The Amankora Resort in Punakha was built by a former Chief Abbot of Bhutan as a residence to oversee the surrounding rice paddies and fruit orchards. The quaint, three-storey structure is now the combined common guest area. The Dining Room is situated on the ground floor, and the upper floors offer relaxation areas. The Courtyard of the farmhouse is suitable for outdoor dining and beyond is the two-storey Spa which provides yoga/meditation room.
The secret to travelling in Bhutan is to sit back and let your expectations be defied. Expect the unexpected in a country that believes in the middle-way philosophy to achieve happiness. Many decades ago, the King of Bhutan had impressed on the importance of Gross Domestic Happiness over the GDP, and the result is still visible to travellers who experience the Amankora Punakha lodge.
Not far from the confluence of Mo Chhu and Po Chhu is Punakha Dzong; strategically located in the centre to cover enemy approaches. We cross the suspension bridge on foot and are received by staff from Amankora Punakha lodge. The manager has come half-way with a golf buggy to take us to the lodge which is not far, but following the middle-way philosophy.
Amankora Punakha PUNAKHA, BHUTAN
Stay Amankora resort in Punakha has only eight Suites, located in three, rammed-earth buildings. These are set in an orange orchard with views across the rice paddies and up Punakha Valley. Each Suite features a combined lounge and bedroom, furnished with a king-size bed, banquette window-seat and reading chair. In one corner is the traditional bukhari, a wood-burning stove. The spacious bathroom has a large terrazzo-clad bath, with twin vanities and a separate shower.
ChildCare Children are welcome to stay at the Amankora Punakha, but there are no specific facilities available. Although some of the trekking may only be suitable for older children, there is much to do in the surrounds. The local flora, fauna, handicraft centres and villages form interesting excursions.
Dine As the morning sun hits the façade of the farmhouse, we eat breakfast outside on the courtyard. The light is beautiful and you can hear the birds and cicadas. Dining in Amankora Punakha is on demand. In most cases you have a suggested menu but the chef discusses with you what you like and the cuisine is tailored to your liking. There are no fixed timing and you can eat when you like and where you like.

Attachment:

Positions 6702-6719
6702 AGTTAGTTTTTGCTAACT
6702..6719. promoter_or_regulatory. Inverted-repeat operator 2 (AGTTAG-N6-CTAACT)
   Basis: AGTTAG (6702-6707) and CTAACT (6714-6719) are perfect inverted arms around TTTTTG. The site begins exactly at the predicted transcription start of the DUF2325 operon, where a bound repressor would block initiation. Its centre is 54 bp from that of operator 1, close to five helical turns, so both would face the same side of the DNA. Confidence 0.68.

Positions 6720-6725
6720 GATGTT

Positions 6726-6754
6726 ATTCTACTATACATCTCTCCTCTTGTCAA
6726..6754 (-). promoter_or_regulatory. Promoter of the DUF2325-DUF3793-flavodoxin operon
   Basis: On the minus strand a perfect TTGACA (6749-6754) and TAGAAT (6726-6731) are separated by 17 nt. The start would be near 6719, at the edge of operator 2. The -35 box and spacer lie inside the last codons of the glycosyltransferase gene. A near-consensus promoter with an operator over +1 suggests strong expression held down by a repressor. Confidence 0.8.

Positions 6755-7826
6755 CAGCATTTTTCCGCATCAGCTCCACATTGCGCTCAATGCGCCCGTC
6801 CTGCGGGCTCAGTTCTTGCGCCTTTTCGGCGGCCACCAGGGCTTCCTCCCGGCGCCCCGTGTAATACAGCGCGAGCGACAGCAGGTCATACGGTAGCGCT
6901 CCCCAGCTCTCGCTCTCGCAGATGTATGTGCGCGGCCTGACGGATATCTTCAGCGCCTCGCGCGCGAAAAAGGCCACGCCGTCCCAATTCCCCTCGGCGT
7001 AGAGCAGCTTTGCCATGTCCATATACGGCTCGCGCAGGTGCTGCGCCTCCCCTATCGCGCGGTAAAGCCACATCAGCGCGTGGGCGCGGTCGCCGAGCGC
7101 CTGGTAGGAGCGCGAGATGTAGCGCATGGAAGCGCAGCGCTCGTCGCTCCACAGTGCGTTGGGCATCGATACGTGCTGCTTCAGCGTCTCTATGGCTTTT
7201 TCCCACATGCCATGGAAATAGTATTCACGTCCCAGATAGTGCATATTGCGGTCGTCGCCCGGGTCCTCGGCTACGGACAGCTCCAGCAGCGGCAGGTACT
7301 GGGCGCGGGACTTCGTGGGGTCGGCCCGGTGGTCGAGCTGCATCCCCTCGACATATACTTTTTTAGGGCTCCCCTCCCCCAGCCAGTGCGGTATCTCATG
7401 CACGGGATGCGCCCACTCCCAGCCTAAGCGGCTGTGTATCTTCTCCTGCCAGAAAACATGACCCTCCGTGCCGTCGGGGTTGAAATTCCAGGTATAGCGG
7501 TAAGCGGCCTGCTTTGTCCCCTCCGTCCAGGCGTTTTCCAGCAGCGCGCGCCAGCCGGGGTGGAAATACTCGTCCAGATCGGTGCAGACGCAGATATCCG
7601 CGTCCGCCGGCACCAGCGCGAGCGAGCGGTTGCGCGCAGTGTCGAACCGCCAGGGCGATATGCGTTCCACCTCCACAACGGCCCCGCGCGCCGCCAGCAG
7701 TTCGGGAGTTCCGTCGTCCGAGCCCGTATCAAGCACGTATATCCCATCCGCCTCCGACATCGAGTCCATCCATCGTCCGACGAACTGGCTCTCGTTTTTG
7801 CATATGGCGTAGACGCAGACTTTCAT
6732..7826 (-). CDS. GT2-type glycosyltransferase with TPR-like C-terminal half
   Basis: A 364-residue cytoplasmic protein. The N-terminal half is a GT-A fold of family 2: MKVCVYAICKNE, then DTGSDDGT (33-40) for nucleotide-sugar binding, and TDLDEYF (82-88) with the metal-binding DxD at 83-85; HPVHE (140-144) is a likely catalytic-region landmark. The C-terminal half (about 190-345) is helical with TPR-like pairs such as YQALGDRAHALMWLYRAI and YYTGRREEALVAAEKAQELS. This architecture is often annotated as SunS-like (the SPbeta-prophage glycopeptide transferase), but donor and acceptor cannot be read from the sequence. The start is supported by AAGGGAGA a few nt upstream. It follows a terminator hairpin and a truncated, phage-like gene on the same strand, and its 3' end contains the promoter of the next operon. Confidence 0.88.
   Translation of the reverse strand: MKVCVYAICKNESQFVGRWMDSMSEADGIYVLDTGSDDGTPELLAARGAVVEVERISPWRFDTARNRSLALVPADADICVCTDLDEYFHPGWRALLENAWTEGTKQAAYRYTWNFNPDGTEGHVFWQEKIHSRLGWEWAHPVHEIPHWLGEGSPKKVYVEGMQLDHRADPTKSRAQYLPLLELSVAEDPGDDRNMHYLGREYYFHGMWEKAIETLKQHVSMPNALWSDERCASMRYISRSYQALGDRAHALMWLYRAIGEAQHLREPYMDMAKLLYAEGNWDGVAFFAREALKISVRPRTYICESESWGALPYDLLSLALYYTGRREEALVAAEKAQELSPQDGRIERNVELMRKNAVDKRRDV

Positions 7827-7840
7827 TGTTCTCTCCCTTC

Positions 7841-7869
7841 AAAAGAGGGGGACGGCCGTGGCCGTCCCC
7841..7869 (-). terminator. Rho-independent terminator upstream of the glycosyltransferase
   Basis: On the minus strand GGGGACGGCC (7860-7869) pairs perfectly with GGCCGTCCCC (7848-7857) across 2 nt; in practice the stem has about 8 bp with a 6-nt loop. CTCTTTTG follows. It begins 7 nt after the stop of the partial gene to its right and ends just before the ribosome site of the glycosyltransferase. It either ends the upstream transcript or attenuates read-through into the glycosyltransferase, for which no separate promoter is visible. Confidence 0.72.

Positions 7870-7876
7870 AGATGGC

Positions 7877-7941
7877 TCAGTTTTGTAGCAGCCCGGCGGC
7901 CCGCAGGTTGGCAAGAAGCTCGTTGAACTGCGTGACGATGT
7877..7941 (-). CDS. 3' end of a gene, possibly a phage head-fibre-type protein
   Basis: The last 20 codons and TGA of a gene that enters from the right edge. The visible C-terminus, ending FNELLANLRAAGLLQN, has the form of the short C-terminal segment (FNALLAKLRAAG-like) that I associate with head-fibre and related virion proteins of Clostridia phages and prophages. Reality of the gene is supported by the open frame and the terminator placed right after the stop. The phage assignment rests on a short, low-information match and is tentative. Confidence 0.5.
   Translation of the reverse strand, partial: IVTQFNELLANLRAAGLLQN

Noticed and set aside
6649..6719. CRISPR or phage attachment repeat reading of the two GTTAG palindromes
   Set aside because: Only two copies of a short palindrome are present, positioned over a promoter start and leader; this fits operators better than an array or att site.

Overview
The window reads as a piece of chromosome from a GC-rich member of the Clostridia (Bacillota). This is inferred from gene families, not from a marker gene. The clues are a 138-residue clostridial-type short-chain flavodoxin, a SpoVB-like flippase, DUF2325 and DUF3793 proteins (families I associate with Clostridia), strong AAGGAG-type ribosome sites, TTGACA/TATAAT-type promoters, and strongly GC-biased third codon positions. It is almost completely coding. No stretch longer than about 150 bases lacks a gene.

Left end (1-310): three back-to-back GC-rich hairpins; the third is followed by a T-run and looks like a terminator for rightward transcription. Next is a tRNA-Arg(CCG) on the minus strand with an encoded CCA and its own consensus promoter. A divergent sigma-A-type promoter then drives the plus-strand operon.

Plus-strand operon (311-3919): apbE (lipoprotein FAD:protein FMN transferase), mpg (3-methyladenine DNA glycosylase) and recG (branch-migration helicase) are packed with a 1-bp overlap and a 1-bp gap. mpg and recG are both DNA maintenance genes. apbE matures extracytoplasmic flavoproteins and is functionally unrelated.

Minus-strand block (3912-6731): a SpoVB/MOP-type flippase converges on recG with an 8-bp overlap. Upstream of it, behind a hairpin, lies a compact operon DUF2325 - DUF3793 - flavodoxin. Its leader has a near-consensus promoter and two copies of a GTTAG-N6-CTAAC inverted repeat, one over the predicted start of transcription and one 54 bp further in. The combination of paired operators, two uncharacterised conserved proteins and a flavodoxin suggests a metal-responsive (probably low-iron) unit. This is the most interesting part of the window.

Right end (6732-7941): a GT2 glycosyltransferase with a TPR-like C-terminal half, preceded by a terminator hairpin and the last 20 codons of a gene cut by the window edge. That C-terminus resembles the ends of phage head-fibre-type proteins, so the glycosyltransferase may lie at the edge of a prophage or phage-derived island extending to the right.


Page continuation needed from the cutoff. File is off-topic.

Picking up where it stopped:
Relax The Spa at Amankora Punakha emphasises on the spiritual path towards healing, with meditation and Reiki treatments. While the word is Japanese, the chakra system Indian and the therapists Bhutanese, the healing energy that flows through this treatment is universal. Additional healing with a range of massage therapies are also offered.
Experiences The Punakha valley is dominated by Punakha Dzong. Built in 1637, it was the seat of government when Punakha was the capital of Bhutan. The first king of Bhutan, Ugyen Wangchuck, was crowned here. Nearby is the fertility temple of Chhime Lkahkang or commonly known as the Divine Madman. A number of treks in the region originate from Punakha valley but shorter day treks from Amankora Punakha to the surrounding valleys and villages are also worth taking.
Location Situated a short drive north of the grand Punakha Dzong and Phuntsho Pelri Palace (summer residence of His Majesty The King), Amankora Punakha is accessed via a suspension bridge over the river Mo Chhu.
Getting There Flights to Bhutan are either from Bangkok or New Delhi. Bangkok is the best place to connect if you are coming from North America, Australia or Asia. Delhi is the best place to connect if you are coming from Europe, Middle East or UK. Flights from Delhi fly via Kathmandu. We will arrange your flight tickets and visa clearance details. All flights arrive at Paro from where it takes about 1-hour drive to Thimphu.
When to go Winter in Bhutan lasts from November to March. The spring months of March, April and May, are best for treks, flora and the many birds of Bhutan. The Monsoon occurs between June and August. The two-month window between October and November are arguably the best months with clear skies and chilly nights. It is also a good time for trekking into the Himalayas, sitting around a camp fire and seeing the high Himalayas in the morning and evening golden light.